They did not want to believe me because of the simple fact of being a woman and being lying. They argue I should be home taking care of my father and accept his behaviour. They said he acted that way because my mom and I probably deserved it. I never received support from the authorities.
I was very depressed and did not know what to do. My depression was so severe that I almost committed suicide; I tried to suffocate myself. When I almost did it, I stopped.  I remembered my mother and how she would suffer if something happened to me. I felt the most cowardly and selfish girl. I had 2 options: giving my idiot father and all those who bothered me at school the power over my life, or being smart, loving me enough to value my own life.  I chose the second.
I showed my mom what she always wanted to see in me:  a woman who can move forward regardless any situation.  I focused on healing myself before attempting to heal my mother. I learned about emotional intelligence and breathing techniques.  I started reading a lot, I got involved in deeper issues such as education, economy, politics, etc. 
I learnt how to set short mid and long term goals.  I also realised that there were things I had to focus on, other in which I had to put more effort and there were some other things that I had to stop doing since they were obstacles for my plans. I Changed school and I made new friends. I kept trying hard in school. I changed the way I saw things so my inner being became more important than banal things from the outside.
I began to worry about the world in which animals lived, global warming, war, discrimination, lack of education, inequality, etc. I understood that if I change, the world changes. Although it was difficult because in my home and my school was still the same hell, I survived because the fire inside me burned brighter than the fire around me. With this internal change that I did have it was easier to control my emotions and thus to help my mom when she was in crisis.  
I started to talk a lot with her about various subjects, we exercised together and I told her every day how beautiful and valuable she was. I was super affectionate to her so she felt the most beloved woman in the universe. She began to be different, she became stronger and I had never seen her like that. She got the courage to separate from my dad even though the law never paid us any attention for a legal separation.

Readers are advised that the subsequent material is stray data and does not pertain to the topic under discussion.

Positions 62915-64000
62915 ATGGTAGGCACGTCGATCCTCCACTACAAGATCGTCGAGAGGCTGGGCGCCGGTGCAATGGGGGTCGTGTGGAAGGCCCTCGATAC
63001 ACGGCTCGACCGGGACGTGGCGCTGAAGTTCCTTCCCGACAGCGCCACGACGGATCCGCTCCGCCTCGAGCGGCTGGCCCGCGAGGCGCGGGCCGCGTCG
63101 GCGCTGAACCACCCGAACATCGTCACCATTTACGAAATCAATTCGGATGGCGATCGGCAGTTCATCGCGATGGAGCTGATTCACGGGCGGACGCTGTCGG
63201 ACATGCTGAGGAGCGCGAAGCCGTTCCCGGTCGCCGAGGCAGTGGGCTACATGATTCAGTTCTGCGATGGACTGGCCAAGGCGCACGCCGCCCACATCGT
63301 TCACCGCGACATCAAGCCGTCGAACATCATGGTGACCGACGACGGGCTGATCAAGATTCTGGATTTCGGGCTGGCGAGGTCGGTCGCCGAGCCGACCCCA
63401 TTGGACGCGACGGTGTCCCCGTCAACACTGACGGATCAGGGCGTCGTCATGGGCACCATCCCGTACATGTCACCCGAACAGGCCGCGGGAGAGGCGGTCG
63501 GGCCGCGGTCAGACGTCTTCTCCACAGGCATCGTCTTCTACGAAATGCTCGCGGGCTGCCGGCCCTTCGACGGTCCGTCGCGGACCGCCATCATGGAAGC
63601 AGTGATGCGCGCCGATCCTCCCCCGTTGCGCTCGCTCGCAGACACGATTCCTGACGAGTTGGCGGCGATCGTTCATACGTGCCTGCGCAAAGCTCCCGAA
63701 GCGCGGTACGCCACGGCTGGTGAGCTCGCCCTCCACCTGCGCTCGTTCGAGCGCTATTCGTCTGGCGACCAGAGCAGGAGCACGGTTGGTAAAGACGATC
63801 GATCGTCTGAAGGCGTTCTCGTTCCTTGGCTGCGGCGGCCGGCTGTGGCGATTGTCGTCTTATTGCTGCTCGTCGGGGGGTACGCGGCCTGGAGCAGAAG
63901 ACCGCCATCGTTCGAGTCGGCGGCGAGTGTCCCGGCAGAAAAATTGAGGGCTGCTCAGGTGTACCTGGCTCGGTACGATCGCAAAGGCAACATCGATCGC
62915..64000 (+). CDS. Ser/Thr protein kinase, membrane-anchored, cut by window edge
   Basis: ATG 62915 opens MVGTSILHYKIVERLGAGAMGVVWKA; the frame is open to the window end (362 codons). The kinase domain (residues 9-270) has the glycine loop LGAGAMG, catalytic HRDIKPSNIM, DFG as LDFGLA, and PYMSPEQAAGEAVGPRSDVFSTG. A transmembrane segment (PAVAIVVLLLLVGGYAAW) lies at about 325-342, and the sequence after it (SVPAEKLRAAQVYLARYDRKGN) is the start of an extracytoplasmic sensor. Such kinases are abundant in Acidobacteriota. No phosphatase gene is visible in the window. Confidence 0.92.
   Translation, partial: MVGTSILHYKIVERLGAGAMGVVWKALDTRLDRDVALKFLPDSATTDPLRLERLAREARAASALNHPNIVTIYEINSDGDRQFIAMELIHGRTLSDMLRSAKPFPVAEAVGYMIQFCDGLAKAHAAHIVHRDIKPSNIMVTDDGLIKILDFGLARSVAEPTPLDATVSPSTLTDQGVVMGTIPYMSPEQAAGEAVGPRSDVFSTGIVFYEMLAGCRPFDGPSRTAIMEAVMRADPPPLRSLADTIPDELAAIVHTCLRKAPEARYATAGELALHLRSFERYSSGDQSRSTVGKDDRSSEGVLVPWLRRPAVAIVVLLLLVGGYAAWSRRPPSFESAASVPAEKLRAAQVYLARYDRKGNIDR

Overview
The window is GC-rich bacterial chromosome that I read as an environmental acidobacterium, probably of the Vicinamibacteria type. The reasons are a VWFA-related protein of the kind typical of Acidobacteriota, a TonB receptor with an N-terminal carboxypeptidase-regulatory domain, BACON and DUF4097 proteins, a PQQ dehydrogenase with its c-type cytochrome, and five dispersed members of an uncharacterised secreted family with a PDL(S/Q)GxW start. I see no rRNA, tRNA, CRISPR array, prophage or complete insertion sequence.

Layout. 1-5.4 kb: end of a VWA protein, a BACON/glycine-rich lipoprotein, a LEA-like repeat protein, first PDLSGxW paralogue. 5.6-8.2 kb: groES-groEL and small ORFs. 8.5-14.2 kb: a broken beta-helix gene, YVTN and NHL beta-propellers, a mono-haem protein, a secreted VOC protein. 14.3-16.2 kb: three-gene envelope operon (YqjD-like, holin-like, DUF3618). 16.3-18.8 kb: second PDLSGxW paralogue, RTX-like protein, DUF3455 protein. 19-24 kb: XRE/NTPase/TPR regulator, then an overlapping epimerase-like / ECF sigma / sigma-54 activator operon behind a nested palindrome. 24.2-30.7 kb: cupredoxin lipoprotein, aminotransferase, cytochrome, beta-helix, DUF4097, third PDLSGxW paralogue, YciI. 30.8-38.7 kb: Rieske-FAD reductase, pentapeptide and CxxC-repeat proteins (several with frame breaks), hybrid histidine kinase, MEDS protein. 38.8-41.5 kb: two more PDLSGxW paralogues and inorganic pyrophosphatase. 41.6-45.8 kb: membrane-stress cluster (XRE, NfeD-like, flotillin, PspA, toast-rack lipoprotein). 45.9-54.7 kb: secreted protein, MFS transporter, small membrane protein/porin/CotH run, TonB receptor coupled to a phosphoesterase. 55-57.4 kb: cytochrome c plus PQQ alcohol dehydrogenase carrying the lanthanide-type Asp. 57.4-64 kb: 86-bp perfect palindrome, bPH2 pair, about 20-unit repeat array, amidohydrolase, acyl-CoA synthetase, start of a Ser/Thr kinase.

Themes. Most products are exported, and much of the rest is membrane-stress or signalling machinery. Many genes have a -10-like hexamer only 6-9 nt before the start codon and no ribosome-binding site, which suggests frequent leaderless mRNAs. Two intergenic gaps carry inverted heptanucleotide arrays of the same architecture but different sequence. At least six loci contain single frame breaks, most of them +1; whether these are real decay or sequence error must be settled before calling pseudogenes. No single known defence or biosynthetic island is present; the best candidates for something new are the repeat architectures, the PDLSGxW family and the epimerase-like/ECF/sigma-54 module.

It is impressive the corruption that exists in my country when talking about human rights. These situations forged my decision to get more involved in the laws of my country and its politics. Since I could not imagine that there are more children with the same or worse problem than mine and they are ignored and discriminated like me. For this and more I decided to study law.
Although things were much quieter without my father, my mother still had the sequels of years of violence so I continued working with her, getting well informed about how we can fight for our rights under the law.  There is no doubt that knowledge is power. My parent’s divorce was a very difficult process but together we are facing the demons of our past and overcoming our problems.
I was still having trouble inside me, I felt a lot of anger for all the injustices we had suffered. So I decided to redirect that anger into something positive for me. Again, it was time to be reborn like a phoenix. 
I started playing the violin and painting, all my troubles went away thanks to music and my brush. I remained being an excellent student I finished school with honors and entered the best university in the state to study what I love. I got involved in debates and conferences to discuss the reality of domestic violence.
And now I love getting involved in volunteer and other causes that enrich me as a person. I therefore invite all women who have suffered some kind of violence, injustice, discrimination: do not give up and fight for what you love! Believe in yourselves as capable of accomplishing anything you want. 
Regardless of your condition, problem, age, nationality, cultivate yourself, study, read, discover your talents, practice a sport, speak up, have goals, looking for campaigns that seek to promote women’s empowerment, and never feel alone. You, the person reading these, and many others:  we are strong, women like us do not need feet because we have wings to fly.